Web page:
- American Double Melt. Two patties, 2 slices of cheese, grilled onions, on toasted sourdough bread.
- All American Cheeseburger. One patty, 1 slice of cheese, pickles, ketchup, and mustard.
- Chili Cheeseburger. Single patty topped with meaty chili and cheese.
In general, I think most people find that the burgers from Checkers and Rally’s are definitely a step above the usual big-chain suspects, but come nowhere near the higher-end “better burger” chains like Five Guys Burgers and Fries or In-N-Out Burger. The Checkers/Rally’s burgers are just not tasty or fresh enough to compete with either of those chains.
Of course, this is a franchise, and there’s always going to be variation from one location to the next, but the variation at Checkers/Rally’s always seems to be towards the bad end of the spectrum.
The most common reaction is this: As a burger joint, their fries are pretty good, as long as you eat them before they get cold (more on that below). That doesn’t say much for the burgers, does it?
Despite their claim that the burgers are both “seared” and “seasoned,” most of the time you’re left wondering where is all that flavor? You might even wonder if they’re even cooked on a grill at all – they have a suspiciously steamed quality to them.
As you’ll see in the listing above, many of the burgers come with lettuce, which is always a disappointment. This is shredded iceberg lettuce, and besides adding no flavor whatsoever, it also tends to fall out of the burger before you even get into it.
What’s worse is that the most identifiable trend in the Checkers/Rally’s burger experience is your likelihood of getting a burger that is not served hot. In fact, it is often the case that any slices of cheese added won’t be melted.
This is not the case with most of their bacon burgers, which suggests that at least the bacon is put on the burger while still piping hot. This is also not the case when you get a burger that seems to have a cheese sauce put on it rather than slices of cheese. This is sometimes the case when you have one of their cheddar cheese burgers, though not always, which is a real mystery.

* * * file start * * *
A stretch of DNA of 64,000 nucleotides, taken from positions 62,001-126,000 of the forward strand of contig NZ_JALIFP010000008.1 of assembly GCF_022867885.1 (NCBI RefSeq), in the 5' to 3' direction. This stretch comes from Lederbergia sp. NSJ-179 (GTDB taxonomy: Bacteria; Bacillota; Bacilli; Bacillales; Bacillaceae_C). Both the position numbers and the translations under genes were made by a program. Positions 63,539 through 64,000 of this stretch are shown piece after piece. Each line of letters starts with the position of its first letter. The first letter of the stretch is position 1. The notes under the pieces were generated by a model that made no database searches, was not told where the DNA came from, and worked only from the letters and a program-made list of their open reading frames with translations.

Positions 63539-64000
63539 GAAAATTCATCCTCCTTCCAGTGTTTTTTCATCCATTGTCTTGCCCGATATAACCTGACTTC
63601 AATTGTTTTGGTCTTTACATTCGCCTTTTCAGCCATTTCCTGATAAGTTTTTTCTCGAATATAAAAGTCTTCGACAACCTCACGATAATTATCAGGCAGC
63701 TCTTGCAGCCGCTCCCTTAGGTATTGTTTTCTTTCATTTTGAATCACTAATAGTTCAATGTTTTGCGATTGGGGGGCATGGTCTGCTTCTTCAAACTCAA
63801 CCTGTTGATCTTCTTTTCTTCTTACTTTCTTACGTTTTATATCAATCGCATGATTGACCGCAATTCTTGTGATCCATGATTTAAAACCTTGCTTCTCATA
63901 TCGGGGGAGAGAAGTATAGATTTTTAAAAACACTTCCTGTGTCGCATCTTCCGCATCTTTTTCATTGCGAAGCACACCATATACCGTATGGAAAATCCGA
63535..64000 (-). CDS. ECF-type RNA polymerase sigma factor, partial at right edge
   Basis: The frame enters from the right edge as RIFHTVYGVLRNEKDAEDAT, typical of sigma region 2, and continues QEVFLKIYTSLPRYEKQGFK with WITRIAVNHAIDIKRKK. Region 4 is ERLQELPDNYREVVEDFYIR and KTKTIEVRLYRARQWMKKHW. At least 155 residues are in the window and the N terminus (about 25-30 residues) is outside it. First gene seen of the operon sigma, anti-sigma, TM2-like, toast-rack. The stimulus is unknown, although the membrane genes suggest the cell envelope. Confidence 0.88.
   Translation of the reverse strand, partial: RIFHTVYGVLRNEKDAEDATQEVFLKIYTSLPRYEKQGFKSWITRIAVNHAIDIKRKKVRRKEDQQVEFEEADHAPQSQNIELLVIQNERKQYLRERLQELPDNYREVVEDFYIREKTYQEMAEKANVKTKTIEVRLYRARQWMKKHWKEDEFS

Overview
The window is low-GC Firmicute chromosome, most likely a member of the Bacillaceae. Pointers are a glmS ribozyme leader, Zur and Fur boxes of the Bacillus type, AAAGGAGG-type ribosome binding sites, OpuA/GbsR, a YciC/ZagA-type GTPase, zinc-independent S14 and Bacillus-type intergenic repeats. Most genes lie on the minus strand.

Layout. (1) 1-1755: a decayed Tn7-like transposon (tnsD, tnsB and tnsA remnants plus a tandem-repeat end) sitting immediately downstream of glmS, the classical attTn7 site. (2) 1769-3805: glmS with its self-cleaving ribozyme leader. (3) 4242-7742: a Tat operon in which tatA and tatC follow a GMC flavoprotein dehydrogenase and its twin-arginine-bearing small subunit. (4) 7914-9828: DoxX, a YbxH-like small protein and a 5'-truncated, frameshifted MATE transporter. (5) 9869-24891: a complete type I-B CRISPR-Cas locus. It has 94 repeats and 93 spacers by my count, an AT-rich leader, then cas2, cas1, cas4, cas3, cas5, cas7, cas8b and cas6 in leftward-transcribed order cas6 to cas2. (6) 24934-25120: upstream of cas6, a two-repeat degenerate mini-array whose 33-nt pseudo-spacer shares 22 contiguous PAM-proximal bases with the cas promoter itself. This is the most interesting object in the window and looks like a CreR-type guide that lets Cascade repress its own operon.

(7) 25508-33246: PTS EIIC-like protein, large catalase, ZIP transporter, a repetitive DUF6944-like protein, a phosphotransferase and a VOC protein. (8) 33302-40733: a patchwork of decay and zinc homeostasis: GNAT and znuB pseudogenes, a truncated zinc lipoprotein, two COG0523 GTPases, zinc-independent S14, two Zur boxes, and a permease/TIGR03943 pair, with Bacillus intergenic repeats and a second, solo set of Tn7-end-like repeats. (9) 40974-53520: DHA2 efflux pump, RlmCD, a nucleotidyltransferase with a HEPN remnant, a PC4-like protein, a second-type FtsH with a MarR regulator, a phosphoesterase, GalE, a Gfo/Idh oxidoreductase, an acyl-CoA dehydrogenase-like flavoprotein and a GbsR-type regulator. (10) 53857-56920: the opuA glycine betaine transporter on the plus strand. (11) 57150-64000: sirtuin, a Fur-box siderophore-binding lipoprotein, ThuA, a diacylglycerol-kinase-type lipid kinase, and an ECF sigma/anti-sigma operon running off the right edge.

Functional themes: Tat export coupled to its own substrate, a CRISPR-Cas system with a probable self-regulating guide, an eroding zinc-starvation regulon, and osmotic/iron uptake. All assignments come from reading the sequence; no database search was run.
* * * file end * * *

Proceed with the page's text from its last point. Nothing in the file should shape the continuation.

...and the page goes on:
The standard bun at Checkers/Rally’s is a sesame seed bun, though a few of the burgers come on toasted sourdough (the American Double Melt and the Bacon Roadhouse). Their buns are not usually toasted, which means they can get pretty soggy pretty quickly, and even when the bread is supposed to be toasted, it often isn’t, which is always a disappointment. The sourdough, even when toasted, comes out feeling like nothing other than super-dense white bread.
A few of these burgers deserve special mention, although not because they’re especially good, unfortunately. Take the Fry Lovers Burger, for example. There are people who like to put fries on their burgers, and I’ll have to admit I’m one of those people. But to make that worthwhile, you need to really pile a good amount of fries on it.
When you look at the promo picture for the Fry Lovers Burger, it looks like they’re getting it right. But when you do get the burger, you’ll be lucky if there’s even six fries on it. Not exactly satisfying. Of course, if you’re smart enough to get an order of fries with it as well, you can rectify that oversight yourself.
The big question is this: How can the Fry Lovers Burger taste essentially the same as the chain’s regular cheeseburger? Another mystery to ponder…
The other burger that gets attention is the Bacon Roadhouse. Again, the meat comes out as flavorless and without any char whatsoever, making one wonder if the patties are really even seared or seasoned at all. The BBQ sauce is weak and does little more than add a bit of sweetness and make the whole thing a sopping wet mess. The “onion tanglers” (fried onion rings) don’t come out crispy at all, and once again the cheese seems suspiciously more like a cheese sauce than melted slices of cheese.